This vision of Smith's cultural transformation through collage, collecting, and alchemy is convincing and useful and full of exciting possibilities. But the essay attempts a new reading of the Anthology that proves disappointing, maybe because a journal article just isn't long enough to do the job.
In a few paragraphs, Moist takes on the entire "lost" Volume 4 (first issued in 2000) without unearthing any surprises about the music or the Anthology. The reader could conclude, I think incorrectly, that the exhilarating insights in the rest of Moist's essay aren't so useful after all.
The reading might have revealed much more with a much narrower focus, by dedicating those paragraphs to only one piece of Smith's collage, or to one transition between pieces.
Let's see, I don't know which recording to suggest ... I guess I'll have to pick one completely at random here ...
"Moonshiner's Dance, Part One" is one of only two medlies on the Anthology.
Not a tune but a collection of tunes, it is an anthology in the Anthology, a collage incorporated into a larger collage.
Our understanding of "Moonshiner's Dance" therefore benefits from some of the same thinking we apply to the Anthology itself — if, possibly, on a different scale. It’s, like, totally fractal, bro.
In the 4 years I've been investigating Moonshiner, I've come to understand it as a promiscuous set of juxtapositions, a collection of popular tunes that were mostly already old fashioned in 1927.
Clearly, some of the meaning Moonshiner held for its 1927 audience would have derived from its aggressive and multi-leveled recontextualization of these earlier tunes.
Like the Anthology itself, the pieces that make up Moonshiner trailed some of their meanings with them into their new assemblage, where these meanings served a new agenda in a new context — in this case, that of the Victoria Cafe, a cabaret-style nightclub and speakeasy in the Frogtown neighborhood of St. Paul, MN.
Part of what maintains my interest over the long haul is tracing the way Moonshiner (and, subsequently, the Anthology) transformed meaning into meaning, agenda into agenda, context into context.
For example, of the 112 selections in the four-volume version of the Anthology, Moonshiner is the only one that’s unambiguously from outside the American South. Basically, you get 111 southern recordings, and one from the capitol of Minnesota.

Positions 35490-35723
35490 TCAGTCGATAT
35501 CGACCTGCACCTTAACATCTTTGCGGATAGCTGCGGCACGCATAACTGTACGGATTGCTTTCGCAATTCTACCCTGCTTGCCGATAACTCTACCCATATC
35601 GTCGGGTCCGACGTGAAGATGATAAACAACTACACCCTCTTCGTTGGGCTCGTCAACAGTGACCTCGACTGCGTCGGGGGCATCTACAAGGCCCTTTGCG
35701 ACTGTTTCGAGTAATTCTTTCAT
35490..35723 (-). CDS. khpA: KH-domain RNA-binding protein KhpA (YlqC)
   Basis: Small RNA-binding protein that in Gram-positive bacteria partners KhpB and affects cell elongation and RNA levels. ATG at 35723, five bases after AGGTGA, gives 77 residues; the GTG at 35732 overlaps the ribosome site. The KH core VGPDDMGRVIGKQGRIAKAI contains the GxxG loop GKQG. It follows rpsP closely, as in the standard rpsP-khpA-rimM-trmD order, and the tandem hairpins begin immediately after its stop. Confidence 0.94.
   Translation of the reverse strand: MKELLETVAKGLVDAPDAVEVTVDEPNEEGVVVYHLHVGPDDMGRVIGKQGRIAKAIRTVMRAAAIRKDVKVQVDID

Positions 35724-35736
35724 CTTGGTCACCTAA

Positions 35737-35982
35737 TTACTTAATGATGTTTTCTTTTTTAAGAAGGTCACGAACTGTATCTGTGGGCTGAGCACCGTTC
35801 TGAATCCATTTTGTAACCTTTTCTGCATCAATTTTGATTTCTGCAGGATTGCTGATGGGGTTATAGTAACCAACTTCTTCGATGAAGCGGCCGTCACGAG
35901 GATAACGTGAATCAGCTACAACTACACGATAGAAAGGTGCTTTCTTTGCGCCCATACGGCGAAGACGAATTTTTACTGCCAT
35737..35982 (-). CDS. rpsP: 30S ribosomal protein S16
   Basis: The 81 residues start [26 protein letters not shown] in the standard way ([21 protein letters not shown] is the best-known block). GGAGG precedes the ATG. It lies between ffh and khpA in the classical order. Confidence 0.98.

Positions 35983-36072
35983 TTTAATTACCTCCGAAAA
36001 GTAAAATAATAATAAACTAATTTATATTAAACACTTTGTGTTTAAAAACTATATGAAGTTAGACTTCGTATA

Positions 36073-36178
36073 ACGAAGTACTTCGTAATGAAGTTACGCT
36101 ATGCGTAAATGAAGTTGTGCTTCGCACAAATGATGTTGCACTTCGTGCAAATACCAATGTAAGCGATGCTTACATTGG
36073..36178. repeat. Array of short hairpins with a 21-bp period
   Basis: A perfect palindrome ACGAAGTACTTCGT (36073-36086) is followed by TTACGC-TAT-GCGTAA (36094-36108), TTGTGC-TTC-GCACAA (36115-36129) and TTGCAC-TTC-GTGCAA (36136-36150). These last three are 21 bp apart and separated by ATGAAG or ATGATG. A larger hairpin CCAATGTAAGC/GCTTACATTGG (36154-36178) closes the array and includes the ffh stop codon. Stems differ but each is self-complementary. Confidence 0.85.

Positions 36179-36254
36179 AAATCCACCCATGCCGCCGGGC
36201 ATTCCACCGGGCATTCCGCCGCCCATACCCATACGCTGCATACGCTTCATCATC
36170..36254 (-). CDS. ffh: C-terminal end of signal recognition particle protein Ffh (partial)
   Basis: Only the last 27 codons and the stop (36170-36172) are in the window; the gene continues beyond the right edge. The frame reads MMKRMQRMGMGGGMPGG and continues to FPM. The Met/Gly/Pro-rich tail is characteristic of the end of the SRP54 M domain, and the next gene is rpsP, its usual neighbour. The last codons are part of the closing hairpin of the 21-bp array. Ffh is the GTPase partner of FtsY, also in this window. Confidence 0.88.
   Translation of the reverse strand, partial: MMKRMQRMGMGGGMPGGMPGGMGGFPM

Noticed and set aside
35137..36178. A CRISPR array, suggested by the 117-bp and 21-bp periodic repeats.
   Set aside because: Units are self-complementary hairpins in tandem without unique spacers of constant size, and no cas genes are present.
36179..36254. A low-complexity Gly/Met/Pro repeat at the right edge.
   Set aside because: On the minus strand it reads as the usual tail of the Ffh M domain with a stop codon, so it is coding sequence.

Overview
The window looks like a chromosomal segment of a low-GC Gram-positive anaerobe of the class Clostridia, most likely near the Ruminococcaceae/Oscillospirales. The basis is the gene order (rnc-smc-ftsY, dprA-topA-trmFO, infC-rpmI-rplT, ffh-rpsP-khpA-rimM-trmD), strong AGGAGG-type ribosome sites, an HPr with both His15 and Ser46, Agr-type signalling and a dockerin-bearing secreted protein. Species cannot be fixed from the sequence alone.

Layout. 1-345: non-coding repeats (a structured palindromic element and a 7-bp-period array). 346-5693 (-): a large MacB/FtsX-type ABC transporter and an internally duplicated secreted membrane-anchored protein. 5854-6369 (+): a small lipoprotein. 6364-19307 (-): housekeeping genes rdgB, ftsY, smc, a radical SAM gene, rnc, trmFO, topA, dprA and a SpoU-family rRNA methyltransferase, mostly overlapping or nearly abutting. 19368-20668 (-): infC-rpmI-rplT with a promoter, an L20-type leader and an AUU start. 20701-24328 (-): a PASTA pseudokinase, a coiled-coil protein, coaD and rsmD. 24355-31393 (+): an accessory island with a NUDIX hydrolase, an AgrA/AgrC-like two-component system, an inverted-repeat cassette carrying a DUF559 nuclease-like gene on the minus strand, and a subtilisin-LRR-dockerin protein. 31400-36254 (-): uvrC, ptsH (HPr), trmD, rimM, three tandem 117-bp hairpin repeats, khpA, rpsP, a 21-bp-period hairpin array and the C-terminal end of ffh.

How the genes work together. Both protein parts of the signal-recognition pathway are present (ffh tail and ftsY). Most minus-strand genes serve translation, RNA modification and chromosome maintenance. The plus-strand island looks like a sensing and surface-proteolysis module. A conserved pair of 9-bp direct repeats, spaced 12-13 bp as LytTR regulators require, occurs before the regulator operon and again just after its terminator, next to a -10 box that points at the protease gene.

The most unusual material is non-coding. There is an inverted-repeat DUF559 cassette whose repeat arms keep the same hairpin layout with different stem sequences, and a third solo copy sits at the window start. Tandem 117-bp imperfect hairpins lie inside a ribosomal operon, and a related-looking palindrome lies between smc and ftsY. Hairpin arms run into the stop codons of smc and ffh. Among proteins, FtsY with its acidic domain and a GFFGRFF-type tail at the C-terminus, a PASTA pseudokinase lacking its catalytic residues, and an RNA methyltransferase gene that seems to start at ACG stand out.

Of course, the recording process always isolates (distills) music from its historical contexts. And Smith's collage style maximizes this effect, which actually contributes to the Anthology's power and appeal.
Even so, the regional geography of the Anthology uniquely decontextualizes Moonshiner even from the context-free space Smith created for it.
Much of the pleasure of my project is in placing "Moonshiner's Dance Part One" back into context, often shedding light on the sources of Moonshiner's own power and appeal.
The work is slow going, in part because related scholarship, reissues, revival activity, etc., has been sparse. Indeed, I've found no evidence that anybody had even bothered to look up "Frank Cloutier" in the St. Paul phone book.
Thus, my interest in the Anthology's jazz-inflected Northern polka has me pondering the Anthology's contribution to the various chauvinisms of "roots music" and "Americana" — ironic, given Smith's radical eclecticism.
The failure to follow up on this recording makes it seem prescient, to me, that the center of Smith's Anthology is the silence that follows Moonshiner. I mean that mostly literally.
The mid-point of the original 3-volume Anthology falls between Moonshiner and the next cut, "Must Be Born Again," the first cut of Volume 2's second half. Frank Cloutier's command to "Be seated!" introduces the silence at the center of the 1952 Anthology.
This placement also puts Moonshiner at the pivot-point between the secular and the sacred — by far, the most jarring transition in a collection of jarring transitions.
Moonshiner was clearly chosen to end the secular half of Volume 2 with a bang — to achieve a kind of final paroxysm for the sequence. Listen to it. With Moonshiner, the secular body of Volume 2 finally exhausts itself, and the spirit rises.
Hearing it this way, it's not so surprising that Smith would find this break "elsewhere" — by reaching outside of the context the Anthology had established for itself, outside its system.
Given the Anthology's eclecticism, finding its "outside" isn't so easy. So Smith reached out for Moonshiner, the exception that proves the Anthology's various rules. It's intriguing that the piece chosen to play this role would itself be an anthology.
"Moonshiner's Dance, Part One" is thus an excellent probe of the Anthology's meaning system, of Smith's method, and of their sources and consequences and limitations. Then again ... maybe the same might be said of each of the other 111 entries of the Anthology, each its own universe in a grain of sand.
I'm not sure, and given the time-consuming nature of the work involved, somebody else will have to confirm that hunch.